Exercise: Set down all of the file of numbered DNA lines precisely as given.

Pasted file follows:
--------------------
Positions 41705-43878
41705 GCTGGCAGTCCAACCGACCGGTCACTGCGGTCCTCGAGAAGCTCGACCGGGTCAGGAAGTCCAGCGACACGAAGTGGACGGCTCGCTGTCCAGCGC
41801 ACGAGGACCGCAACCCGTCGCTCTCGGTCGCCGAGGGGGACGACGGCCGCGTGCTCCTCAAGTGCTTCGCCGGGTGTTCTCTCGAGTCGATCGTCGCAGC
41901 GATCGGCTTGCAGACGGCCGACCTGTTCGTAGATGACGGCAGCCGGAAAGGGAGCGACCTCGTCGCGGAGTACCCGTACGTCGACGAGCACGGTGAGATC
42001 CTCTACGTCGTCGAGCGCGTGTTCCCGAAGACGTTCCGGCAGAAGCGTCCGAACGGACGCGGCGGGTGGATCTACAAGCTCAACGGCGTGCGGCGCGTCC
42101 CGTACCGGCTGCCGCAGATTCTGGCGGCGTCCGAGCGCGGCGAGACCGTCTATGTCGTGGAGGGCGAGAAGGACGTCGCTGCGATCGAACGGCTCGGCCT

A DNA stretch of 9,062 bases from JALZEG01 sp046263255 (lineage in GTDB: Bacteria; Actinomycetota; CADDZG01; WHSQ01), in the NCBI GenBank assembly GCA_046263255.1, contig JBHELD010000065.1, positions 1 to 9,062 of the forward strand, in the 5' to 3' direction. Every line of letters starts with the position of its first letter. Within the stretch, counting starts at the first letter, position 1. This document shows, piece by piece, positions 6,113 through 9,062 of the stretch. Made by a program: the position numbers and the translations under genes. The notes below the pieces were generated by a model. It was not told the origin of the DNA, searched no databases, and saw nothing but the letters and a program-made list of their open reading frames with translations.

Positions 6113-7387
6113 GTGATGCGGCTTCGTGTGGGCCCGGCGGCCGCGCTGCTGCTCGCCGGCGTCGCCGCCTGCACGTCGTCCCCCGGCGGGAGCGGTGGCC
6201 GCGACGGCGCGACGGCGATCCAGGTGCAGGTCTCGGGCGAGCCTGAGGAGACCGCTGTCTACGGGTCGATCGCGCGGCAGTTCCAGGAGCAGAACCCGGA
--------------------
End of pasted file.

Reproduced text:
Positions 41705-43878
41705 GCTGGCAGTCCAACCGACCGGTCACTGCGGTCCTCGAGAAGCTCGACCGGGTCAGGAAGTCCAGCGACACGAAGTGGACGGCTCGCTGTCCAGCGC
41801 ACGAGGACCGCAACCCGTCGCTCTCGGTCGCCGAGGGGGACGACGGCCGCGTGCTCCTCAAGTGCTTCGCCGGGTGTTCTCTCGAGTCGATCGTCGCAGC
41901 GATCGGCTTGCAGACGGCCGACCTGTTCGTAGATGACGGCAGCCGGAAAGGGAGCGACCTCGTCGCGGAGTACCCGTACGTCGACGAGCACGGTGAGATC
42001 CTCTACGTCGTCGAGCGCGTGTTCCCGAAGACGTTCCGGCAGAAGCGTCCGAACGGACGCGGCGGGTGGATCTACAAGCTCAACGGCGTGCGGCGCGTCC
42101 CGTACCGGCTGCCGCAGATTCTGGCGGCGTCCGAGCGCGGCGAGACCGTCTATGTCGTGGAGGGCGAGAAGGACGTCGCTGCGATCGAACGGCTCGGCCT

A DNA stretch of 9,062 bases from JALZEG01 sp046263255 (lineage in GTDB: Bacteria; Actinomycetota; CADDZG01; WHSQ01), in the NCBI GenBank assembly GCA_046263255.1, contig JBHELD010000065.1, positions 1 to 9,062 of the forward strand, in the 5' to 3' direction. Every line of letters starts with the position of its first letter. Within the stretch, counting starts at the first letter, position 1. This document shows, piece by piece, positions 6,113 through 9,062 of the stretch. Made by a program: the position numbers and the translations under genes. The notes below the pieces were generated by a model. It was not told the origin of the DNA, searched no databases, and saw nothing but the letters and a program-made list of their open reading frames with translations.

Positions 6113-7387
6113 GTGATGCGGCTTCGTGTGGGCCCGGCGGCCGCGCTGCTGCTCGCCGGCGTCGCCGCCTGCACGTCGTCCCCCGGCGGGAGCGGTGGCC
6201 GCGACGGCGCGACGGCGATCCAGGTGCAGGTCTCGGGCGAGCCTGAGGAGACCGCTGTCTACGGGTCGATCGCGCGGCAGTTCCAGGAGCAGAACCCGGA